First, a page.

Saturday, May 14, 2016

Lowbrow Vol.7: Devil Dance

Reposts! By request: Pierre Bastien's marvelous mechanical musics and Snoopy's Beatles Classics on Toys. I won't be re-upping any Twink The Toy Piano Band, as he has put all of his stuff on Bandcamp, so go there.

Due to a crashed hard drive, this volume was delayed and Vol. 8 was posted first, but now our series exploring mid-20th-century kool kulture is sequentially correct. In this volume, former nightclub accordionist-turned-killjoy preacher Jack van Impe warns us of the dangers of that devils' music, thusly illustrated by riotous, ridiculous, rhythm-and-blues, rock'n'roll rekkids (ever notice that Satan is often depicted as smiling and laughing? He's apparently having much more fun than The Other Guy). Lots of ludicrous novelties this time out, by artists gleefully unconcerned with making Profound Artistic Statements. You'll have fun fun fun even after - and I want to make this perfectly clear - even after Daddy takes the T-bird away. 

But this time, let's add "style" to our usual mix of "sin," "sex" and "sleaze". Publisher V. Vale of the legendary RE/Search books has been bemoaning the state of his home city lately, e.g: "We think it’s necessary to read as much humor as possible these days to keep our morale up, as San Francisco daily becomes more inundated with a tsunami of “techies” proud of their acultural normcore barbarism (trendy new martinis, trendy new restaurants—is that all there is?!) 

 I wasn't familiar with the term "normcore," but it's apparently a fashion statement popular among urban youth that attempts to create as bland and inconspicuous a look as possible (while still prominently wearing designer labels, of course). Baseball caps, pullovers, etc. Artist-types shunning original style to look like their dad. My God-zilla! and you thought modern culture couldn't get any more boring? Perhaps that's why in recent months I've been hittin' the thrift stores looking for real flash suits and bright-colored Hawaiian-style shirts, creating outfits like the one Don Draper is sporting here. (Shirt collars OVER the jacket, doncha know.) And paisley shirts! They might go well with my Peter Fonda "Easy Rider" sunglasses. Gotta buy a new pair of Beatle boots tho, as the ones I had when I was 20 are sadly long gone. And where can I get a medallion to adorn my chest as I wear my v-neck, wide-collar David Cassidy-type paisley shirt? It's kinda like this one, only blue. There must be someplace where one can get those loud shirts Nelson Mandela used to wear. If any shirts are worth $95, these may be them. Fashion tips in comments, please. And photo links, esp. from ladies sporting leopard skin prints.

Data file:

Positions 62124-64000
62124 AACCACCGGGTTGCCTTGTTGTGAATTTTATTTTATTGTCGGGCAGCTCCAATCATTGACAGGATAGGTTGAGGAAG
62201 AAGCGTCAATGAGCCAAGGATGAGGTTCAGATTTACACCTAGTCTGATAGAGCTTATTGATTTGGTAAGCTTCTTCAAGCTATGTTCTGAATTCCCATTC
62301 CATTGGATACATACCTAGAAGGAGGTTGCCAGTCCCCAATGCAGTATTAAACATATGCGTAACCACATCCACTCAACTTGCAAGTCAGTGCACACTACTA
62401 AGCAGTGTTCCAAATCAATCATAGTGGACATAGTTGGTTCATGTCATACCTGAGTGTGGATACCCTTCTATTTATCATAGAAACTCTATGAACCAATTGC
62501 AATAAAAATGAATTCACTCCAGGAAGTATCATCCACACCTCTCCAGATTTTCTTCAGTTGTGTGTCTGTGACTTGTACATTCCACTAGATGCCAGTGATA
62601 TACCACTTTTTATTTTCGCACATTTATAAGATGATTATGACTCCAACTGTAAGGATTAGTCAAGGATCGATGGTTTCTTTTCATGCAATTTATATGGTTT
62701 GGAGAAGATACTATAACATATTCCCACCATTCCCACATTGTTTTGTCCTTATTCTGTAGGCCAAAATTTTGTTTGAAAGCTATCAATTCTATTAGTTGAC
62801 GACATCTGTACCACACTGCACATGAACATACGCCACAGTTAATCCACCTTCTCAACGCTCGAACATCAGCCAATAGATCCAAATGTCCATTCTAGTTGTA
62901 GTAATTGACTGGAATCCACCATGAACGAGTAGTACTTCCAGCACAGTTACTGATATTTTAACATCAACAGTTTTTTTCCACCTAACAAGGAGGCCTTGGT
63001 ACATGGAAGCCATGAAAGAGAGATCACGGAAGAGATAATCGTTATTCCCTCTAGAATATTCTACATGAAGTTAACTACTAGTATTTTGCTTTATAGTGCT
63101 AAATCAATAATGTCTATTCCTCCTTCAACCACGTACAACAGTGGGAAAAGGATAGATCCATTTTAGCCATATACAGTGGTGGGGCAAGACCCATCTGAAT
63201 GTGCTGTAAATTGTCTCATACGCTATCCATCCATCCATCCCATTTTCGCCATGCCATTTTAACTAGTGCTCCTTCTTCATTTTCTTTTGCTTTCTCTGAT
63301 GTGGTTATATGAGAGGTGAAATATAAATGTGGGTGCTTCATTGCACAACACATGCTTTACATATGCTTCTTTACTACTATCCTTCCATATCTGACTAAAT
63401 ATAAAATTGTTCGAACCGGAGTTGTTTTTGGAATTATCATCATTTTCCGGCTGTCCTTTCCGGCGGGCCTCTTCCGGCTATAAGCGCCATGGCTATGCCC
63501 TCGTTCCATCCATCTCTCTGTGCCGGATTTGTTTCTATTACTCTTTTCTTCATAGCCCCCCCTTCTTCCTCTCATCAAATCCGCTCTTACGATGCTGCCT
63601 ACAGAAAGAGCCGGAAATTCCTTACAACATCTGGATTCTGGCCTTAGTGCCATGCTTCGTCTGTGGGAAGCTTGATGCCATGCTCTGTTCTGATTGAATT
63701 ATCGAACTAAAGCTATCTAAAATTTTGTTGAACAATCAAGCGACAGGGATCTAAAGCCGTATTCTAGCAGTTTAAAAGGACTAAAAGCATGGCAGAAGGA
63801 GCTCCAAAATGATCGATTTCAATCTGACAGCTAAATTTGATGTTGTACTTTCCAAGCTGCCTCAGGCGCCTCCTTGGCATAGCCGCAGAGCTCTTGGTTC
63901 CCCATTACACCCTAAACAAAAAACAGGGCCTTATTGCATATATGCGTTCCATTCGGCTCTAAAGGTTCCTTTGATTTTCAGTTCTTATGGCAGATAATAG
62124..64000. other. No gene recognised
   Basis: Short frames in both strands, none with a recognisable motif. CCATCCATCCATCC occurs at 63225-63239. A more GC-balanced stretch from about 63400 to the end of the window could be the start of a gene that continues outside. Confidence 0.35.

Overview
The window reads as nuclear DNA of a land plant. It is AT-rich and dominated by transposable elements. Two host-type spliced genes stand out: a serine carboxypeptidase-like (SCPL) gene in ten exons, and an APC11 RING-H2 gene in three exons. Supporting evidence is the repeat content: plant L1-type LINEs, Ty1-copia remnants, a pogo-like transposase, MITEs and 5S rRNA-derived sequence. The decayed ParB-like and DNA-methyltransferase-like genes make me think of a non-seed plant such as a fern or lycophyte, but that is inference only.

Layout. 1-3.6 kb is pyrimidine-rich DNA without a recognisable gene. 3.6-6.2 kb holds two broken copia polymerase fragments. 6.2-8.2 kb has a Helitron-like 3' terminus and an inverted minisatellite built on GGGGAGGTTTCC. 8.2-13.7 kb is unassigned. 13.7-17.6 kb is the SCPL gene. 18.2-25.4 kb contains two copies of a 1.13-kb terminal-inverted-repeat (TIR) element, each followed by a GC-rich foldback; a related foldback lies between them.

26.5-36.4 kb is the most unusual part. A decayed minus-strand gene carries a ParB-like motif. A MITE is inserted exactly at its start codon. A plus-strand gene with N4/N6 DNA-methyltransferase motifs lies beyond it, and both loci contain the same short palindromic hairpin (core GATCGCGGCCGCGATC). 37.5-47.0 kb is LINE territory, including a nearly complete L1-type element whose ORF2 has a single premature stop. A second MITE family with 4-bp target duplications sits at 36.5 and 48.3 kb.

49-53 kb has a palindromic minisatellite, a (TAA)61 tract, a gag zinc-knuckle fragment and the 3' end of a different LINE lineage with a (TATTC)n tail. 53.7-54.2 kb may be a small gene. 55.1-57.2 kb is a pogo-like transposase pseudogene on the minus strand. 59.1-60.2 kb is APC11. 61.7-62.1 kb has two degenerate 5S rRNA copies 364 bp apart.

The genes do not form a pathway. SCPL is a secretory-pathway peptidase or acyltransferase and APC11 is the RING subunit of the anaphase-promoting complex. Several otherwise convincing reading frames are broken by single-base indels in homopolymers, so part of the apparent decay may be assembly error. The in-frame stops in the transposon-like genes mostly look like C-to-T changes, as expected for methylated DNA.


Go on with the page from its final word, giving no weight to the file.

Loud clothes - clothes that go up to 11 - need loud music. So once again, we're pouring in your earholes lots of stuff taken from my mostly 45 rpm vinyl discoveries that have not only not appeared on other like-minded compilations (so far as I know), but have never been digitally available...until now! Can find no info on some of these mysterious sides. 

Dig the AbnormCore sounds here:

Lowbrow Vol.7: Devil Dance - almost 69 minutes; (69: the dirtiest number in the world!)

1 Jack van Impe - rock music is more dangerous ("From Night Clubs to Christ") 

2 Mad Man Taylor - Rumble Tumble